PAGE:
The Florida Legislature is considering legislation to abolish all 58 Florida conservation districts this year. The Duval Soil and Water Conservation District (DSWCD) opposes HB 783 and SB 1078. These bills are currently in committee.
Since their inception during the Dust Bowl of the 1930’s, almost 3,000 conservation districts located in counties throughout the United States and its territories, have provided critical conservation services through citizen driven, locally directed agencies led by nonpartisan elected, unpaid Supervisors. What makes conservation districts unique is that their programming is designed to meet the specific needs of each county they serve.
In Duval County, our programs, projects and activities are focused on the needs of our thriving urban District. Through partnerships with FDACS (Florida Department of Agriculture and Consumer Services) , NRCS (Natural Resource Conservation Service), USDA (United States Department of Agriculture) and others, DSWCD provides much needed cost share funding to agricultural operators who engage in Best Management Practices to save millions of gallons of water, reclaim land, restore water quality, protect wildlife and enhance soil nutrition to maximize crop production and yield. Over the last three years, through these partnerships, DSWCD facilitated free technical and financial assistance valued at $1,021,503.12 to growers and residents in Duval County.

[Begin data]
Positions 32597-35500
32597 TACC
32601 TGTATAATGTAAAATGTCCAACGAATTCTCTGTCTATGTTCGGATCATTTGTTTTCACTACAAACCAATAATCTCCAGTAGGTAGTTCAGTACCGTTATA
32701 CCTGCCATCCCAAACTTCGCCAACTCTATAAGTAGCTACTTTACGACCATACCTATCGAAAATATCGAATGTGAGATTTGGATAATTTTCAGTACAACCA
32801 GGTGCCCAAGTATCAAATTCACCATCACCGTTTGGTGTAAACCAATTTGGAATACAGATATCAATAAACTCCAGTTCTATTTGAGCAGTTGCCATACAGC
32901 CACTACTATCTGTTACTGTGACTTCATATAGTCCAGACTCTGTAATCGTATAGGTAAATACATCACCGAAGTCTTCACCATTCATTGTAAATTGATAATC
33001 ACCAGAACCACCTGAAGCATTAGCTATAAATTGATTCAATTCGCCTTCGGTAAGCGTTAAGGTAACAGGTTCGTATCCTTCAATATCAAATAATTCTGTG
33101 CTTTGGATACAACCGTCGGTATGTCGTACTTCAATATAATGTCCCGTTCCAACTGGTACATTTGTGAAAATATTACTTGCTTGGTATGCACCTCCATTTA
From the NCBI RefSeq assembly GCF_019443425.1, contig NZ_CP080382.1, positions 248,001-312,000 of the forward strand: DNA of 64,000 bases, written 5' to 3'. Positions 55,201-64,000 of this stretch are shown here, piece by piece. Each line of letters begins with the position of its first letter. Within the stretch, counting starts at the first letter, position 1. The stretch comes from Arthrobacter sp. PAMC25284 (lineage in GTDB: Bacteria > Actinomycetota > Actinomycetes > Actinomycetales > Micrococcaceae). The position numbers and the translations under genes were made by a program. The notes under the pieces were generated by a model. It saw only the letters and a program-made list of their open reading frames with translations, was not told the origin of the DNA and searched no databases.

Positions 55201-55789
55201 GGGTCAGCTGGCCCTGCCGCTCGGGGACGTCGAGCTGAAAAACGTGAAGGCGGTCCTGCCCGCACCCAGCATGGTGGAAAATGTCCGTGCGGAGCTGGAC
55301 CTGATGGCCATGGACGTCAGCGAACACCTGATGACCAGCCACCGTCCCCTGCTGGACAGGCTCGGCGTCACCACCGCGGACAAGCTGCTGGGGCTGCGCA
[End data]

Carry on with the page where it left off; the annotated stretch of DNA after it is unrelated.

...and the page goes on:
In addition, DSWCD provides conservation education in many forms including student programs like the annual Fred B. Miller Jr. Regional Envirothon, Joe B. Forshee, Jr. Speech & Poster Contest, visits to classrooms, and other events for students and educators. We also provide programs for the public including our annual Conservation Photo Contest, Earth Day Celebration, educational workshops and more. In 2021, we expanded our Start Farming agricultural awareness event into a yearlong mentorship program for beginning farmers and established our Regeneration Park green infrastructure and community stewardship project in the urban core. These two programs brought in more than 100 new volunteers and over $65,000 in new private donations and grants to conserve, improve and sustain the natural resources of Duval County.
Simply put, Soil and Water Conservation Districts are volunteer educators, not regulators, who meet a critical public need with funding from private donations and grants. Your support in opposing this legislation is both imperative and greatly appreciated. Please reach out to your state senators and representatives and let them know that you oppose HB 783 and SB 1078 any legislation that would dissolve or weaken any Florida Soil and Water Conservation District.
Additional Information - Association of Florida Conservation Districts Memorandum Regarding SB 1078 / HB 783
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